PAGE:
7 On Your Side
Fatal fun: Inflatable bounce houses
They're fun and they're popular. Inflatable jumpers are the rage with kids and families, but parents may not know they can also be deadly.
On weekends, you can't drive through most neighborhoods without seeing one in someone's front yard or driveway. But as with any recreation, proper precautions need to be taken. That includes resisting the temptation to get into the jumper with your kids.
One incident of fun turned fatal at Hoppin Houses Indoor Playground in Washington state. In December, two adults playing on an inflatable jumper fell on a three-year old boy and Jacob Pierce died when his skull was crushed.
Dr. Bernard Dannenberg is the director of pediatric emergency at Lucille Packard Children's Hospital at Stanford.
"An adult person that is running around in one of these houses will bounce all the lighter children around, and this is a component I would not add," says Dr. Dannenberg.
Between 1997 and 2004, the Consumer Product Safety Commission estimates the number of accidents on bounce houses, inflatable slides, and climbing walls increased nearly four fold to 4,900. Between 2002 and 2005, 4 people died on bounce houses and inflatable slides. The victim's ages were 15 to 24 years old.
"It is real important to have adult supervision, limited number of children, and I think most importantly, you need to match children with similar weight and athletic abilities," says Dannenberg.
Even kids play can turn rough. Dr. Dannenberg says mixing kids revved up on birthday cake and sugar in a small space means collisions and possibly injuries.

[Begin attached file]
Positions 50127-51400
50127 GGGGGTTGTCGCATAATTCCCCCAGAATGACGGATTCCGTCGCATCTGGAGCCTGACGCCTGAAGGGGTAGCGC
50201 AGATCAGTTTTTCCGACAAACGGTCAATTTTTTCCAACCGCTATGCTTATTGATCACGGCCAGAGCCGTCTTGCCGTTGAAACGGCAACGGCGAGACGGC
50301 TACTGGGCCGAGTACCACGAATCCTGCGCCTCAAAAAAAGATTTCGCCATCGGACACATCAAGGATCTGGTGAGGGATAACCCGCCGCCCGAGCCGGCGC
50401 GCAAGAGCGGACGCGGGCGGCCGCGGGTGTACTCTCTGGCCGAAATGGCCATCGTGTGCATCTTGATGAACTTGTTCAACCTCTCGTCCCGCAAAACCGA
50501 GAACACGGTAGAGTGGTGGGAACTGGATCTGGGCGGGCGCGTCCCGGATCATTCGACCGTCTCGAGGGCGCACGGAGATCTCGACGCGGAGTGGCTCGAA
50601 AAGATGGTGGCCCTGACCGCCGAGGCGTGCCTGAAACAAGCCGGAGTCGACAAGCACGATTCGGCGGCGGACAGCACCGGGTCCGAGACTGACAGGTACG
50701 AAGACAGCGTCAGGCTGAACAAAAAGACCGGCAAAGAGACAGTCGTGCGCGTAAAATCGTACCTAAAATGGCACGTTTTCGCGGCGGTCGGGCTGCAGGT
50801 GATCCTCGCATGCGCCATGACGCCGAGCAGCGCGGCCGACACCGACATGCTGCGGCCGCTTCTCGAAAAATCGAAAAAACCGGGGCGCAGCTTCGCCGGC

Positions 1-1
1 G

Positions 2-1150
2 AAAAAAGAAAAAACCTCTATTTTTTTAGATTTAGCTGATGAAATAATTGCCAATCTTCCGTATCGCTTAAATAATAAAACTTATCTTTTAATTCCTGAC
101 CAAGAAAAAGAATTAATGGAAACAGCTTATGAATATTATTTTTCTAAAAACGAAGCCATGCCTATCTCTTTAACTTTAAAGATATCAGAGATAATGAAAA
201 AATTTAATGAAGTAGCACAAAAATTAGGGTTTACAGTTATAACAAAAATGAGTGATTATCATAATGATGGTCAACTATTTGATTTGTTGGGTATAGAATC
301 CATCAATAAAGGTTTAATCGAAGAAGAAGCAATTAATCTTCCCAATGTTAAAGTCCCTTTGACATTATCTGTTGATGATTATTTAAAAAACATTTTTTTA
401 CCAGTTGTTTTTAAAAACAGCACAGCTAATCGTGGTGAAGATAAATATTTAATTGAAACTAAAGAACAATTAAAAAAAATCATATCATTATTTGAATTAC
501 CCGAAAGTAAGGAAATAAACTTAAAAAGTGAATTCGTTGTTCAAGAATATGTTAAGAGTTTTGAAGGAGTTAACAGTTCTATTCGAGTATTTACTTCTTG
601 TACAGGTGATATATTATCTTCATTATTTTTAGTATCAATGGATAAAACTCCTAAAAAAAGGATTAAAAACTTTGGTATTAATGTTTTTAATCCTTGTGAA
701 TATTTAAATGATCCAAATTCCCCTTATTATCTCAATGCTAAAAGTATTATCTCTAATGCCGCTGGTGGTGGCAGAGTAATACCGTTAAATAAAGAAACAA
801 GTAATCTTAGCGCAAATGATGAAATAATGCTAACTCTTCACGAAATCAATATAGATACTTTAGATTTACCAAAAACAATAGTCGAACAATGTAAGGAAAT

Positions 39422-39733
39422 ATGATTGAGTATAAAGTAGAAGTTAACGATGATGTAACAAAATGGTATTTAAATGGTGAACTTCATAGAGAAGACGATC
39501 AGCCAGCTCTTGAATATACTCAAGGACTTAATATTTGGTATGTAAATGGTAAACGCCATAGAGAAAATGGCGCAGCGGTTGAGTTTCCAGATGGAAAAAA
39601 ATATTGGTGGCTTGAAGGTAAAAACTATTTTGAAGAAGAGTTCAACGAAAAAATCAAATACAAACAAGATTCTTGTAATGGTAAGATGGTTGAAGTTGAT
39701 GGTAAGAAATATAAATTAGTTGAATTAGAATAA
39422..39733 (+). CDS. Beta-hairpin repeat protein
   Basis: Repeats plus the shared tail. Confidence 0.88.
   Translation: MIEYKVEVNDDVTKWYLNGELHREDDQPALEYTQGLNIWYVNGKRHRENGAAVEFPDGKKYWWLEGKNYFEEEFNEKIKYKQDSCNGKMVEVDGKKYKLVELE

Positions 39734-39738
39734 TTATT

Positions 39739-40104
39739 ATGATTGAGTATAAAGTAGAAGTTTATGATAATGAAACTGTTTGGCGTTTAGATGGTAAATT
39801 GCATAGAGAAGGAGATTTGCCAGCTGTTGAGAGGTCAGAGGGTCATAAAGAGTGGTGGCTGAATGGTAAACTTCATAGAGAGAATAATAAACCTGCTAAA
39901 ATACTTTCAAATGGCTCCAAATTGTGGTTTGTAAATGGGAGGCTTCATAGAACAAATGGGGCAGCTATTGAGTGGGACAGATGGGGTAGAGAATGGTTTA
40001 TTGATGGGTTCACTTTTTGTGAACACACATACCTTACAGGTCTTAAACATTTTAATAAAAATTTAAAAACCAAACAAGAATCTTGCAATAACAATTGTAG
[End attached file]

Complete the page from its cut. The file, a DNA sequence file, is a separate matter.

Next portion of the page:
"According to the insurance industry, we have the lowest insurance rates that you can have because our safety record is impeccable," Gordon Keil, President & CEO, Pump It Up.
"Pump It Up" is a national indoor private party facility, headquartered in Pleasanton. The company requires children to watch a safety video provided by Pump It Up. Strict rules are enforced and the number of children allowed in each bounce house is limited and two staff members supervise at all times.
"Every one of our inflatables is anchored to the concrete floor. The tall ones are tethered to the ceiling, to the wall, just to be sure that they're safe," says Keil
If you decide to rent your bounce house, keep these tips in mind:
-Make sure your bounce house is fastened securely or weighted down.
-Watch for any rips or holes and that the unit is not sagging anywhere.
-Stop the ride in high winds.
-Have adult supervision at all times--preferably someone who knows how to operate the unit.
The bottom line is to keep the fun safe. Dr. Dannenberg himself rented a bounce house for his daughter 4th birthday.
"I believe, for the most part, they are safe if you follow the basic rules and advisement of the companies that rent them," says Dannenberg.
7 on your side, michael finney
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